Earlier this year, Royal Society Open Science launched a new section of the journal we opted to call ‘Science, Society and Policy’. The journal has the remit of covering all the sciences, and we launched this new section to fulfil an unmet need – not only among the scientific community but the public and policymakers – for a dedicated publishing venue that would publish work that sits at the interface of Science, Society and Policy.
What, you might ask, does this have to do with Open Access Week and its theme of building structural equity in open knowledge? Well, I think there are several aspects worth teasing out.
The latest in a range of open science features
Firstly, the section launched in the Royal Society’s most open journal: when it launched in 2014, the journal had the task of incorporating a range of open science features – open access, open data, open and objective peer review, and encouragement of pre-registration and replication studies. While there are fair systemic concerns regarding the future of open access and the development of a genuinely equitable ecosystem for readers, researchers and everyone in-between, the key value of open access is that – at the point of use – everyone has equal access to the content published (assuming a hypothetical reader has access to the internet, of course).
Improving the diversity of the board to build structural equity
Secondly, the journal has tried hard to ensure that the editorial board supporting the section has wide geographical representation (with three continents represented to some degree so far) and also near parity in gender representation. We recognize there is more to be done in both areas (and this is even more the case in other sections of the journal) but we hope it is clear that our commitments to improving the diversity of the board is reflected in the actions (and results) we have taken to achieve these goals.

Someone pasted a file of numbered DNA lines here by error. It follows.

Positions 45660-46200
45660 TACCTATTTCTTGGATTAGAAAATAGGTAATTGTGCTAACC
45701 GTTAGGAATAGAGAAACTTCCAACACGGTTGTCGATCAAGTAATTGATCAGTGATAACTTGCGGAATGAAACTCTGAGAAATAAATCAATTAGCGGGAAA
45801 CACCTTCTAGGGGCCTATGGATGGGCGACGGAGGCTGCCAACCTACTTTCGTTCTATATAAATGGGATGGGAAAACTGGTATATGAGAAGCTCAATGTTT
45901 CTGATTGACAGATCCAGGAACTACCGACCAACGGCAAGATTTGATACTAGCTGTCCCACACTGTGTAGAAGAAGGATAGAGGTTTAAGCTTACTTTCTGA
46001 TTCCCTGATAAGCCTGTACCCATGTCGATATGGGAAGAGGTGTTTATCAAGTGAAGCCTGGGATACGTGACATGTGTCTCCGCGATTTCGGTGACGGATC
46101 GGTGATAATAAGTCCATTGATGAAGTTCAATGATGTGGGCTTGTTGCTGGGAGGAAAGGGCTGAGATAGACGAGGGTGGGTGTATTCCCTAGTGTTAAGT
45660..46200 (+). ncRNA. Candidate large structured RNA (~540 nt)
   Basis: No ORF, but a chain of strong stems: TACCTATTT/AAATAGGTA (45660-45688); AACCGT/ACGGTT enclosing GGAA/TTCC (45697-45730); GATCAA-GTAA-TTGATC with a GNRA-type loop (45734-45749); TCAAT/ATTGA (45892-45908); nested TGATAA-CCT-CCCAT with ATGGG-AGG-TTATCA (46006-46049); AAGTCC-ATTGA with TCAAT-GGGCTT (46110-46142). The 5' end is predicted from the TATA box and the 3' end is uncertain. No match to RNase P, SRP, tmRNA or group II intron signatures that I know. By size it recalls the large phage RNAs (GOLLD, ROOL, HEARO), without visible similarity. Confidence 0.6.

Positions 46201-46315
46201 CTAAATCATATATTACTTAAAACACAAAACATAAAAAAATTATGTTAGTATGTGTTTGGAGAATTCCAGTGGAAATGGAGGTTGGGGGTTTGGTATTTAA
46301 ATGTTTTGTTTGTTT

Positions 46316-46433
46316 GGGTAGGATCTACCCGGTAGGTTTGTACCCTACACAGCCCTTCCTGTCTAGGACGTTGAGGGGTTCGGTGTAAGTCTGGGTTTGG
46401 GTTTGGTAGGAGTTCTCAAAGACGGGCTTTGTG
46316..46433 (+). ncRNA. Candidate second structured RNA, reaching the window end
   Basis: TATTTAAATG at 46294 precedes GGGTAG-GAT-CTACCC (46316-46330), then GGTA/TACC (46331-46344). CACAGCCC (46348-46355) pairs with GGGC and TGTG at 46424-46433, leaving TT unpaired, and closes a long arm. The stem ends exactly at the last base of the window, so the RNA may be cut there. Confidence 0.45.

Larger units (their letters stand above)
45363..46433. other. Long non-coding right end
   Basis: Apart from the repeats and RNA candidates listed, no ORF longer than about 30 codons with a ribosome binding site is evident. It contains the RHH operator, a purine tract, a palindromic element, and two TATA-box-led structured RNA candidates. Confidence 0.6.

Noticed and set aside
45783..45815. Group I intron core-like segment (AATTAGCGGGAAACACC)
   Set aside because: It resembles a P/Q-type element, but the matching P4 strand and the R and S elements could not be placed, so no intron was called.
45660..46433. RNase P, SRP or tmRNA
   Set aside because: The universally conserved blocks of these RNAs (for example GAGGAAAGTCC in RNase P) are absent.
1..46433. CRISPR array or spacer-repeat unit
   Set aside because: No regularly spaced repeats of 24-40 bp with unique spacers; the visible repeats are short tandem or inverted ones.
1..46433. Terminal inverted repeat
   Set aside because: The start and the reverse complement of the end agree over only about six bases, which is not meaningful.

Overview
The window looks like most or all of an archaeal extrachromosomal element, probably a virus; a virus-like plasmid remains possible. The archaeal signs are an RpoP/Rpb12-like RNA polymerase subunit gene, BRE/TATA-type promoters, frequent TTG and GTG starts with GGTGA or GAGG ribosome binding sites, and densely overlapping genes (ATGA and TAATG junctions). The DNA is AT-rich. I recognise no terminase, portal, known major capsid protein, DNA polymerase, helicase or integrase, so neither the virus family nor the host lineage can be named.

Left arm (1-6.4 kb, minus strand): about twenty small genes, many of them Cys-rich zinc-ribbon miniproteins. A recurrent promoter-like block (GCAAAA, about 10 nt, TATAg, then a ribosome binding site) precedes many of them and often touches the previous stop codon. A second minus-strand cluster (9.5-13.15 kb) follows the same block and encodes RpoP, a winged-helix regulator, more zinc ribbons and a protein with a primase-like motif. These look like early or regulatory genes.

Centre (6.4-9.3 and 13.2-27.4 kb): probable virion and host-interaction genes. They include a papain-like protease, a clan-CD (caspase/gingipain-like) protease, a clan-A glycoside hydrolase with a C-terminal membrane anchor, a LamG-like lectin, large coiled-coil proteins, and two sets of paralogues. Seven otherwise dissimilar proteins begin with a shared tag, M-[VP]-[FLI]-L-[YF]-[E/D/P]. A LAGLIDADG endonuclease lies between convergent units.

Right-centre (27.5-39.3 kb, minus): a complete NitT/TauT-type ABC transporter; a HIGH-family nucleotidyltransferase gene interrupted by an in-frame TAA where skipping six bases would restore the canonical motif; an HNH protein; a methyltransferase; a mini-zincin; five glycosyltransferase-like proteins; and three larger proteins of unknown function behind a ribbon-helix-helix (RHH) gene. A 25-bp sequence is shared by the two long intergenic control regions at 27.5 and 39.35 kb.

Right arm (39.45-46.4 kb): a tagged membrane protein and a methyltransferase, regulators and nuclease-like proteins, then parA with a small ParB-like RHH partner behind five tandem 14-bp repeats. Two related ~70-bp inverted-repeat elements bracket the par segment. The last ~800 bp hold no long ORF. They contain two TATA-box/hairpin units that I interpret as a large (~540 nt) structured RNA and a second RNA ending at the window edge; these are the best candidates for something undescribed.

Reducing the cost of access
As I noted earlier, the value of open access to many is that it reduces barriers for readers to access high-quality research. However, the flipside of this is the risk of baking-in inaccessibility through charging for publication – though it is worth noting that there will always be costs involved in publishing (and perpetually hosting) content. The key concern for building equity in the system is where do those costs lie, who pays them, and can journals better support those who are unable to pay? Since we introduced charges for publication in 2017 (after a 3-year fee-free period), we have been careful to ensure that we widen access through fee discounts and fee waivers as much as possible. Given that open access funding is not necessarily equally distributed, especially in the more society-facing sciences, we hope this will encourage those with interests that align with the journal’s scope to submit, knowing that waivers may be possible (and they are assessed on a case-by-case basis).
Encouraging structural equity through global scope
The scope of the section is – arguably – the biggest draw in encouraging structural equity: the section aims to cover topics that apply not only to particular states but encourages comparative studies and work that has regional or even global impacts. Subjects such as climate change or artificial intelligence at the macro level, to explorations of the response of the United Kingdom’s education system to COVID-19, for instance, can all be covered in the section. The International Advisory Board advising the section is a further demonstration of the breadth of subject matter that Science, Society and Policy can offer to readers – whether interested members of the public or policymakers at the heart of government, the section can offer something to everyone.
Find out more about submitting a Science, Society and Policy article to Royal Society Open Science.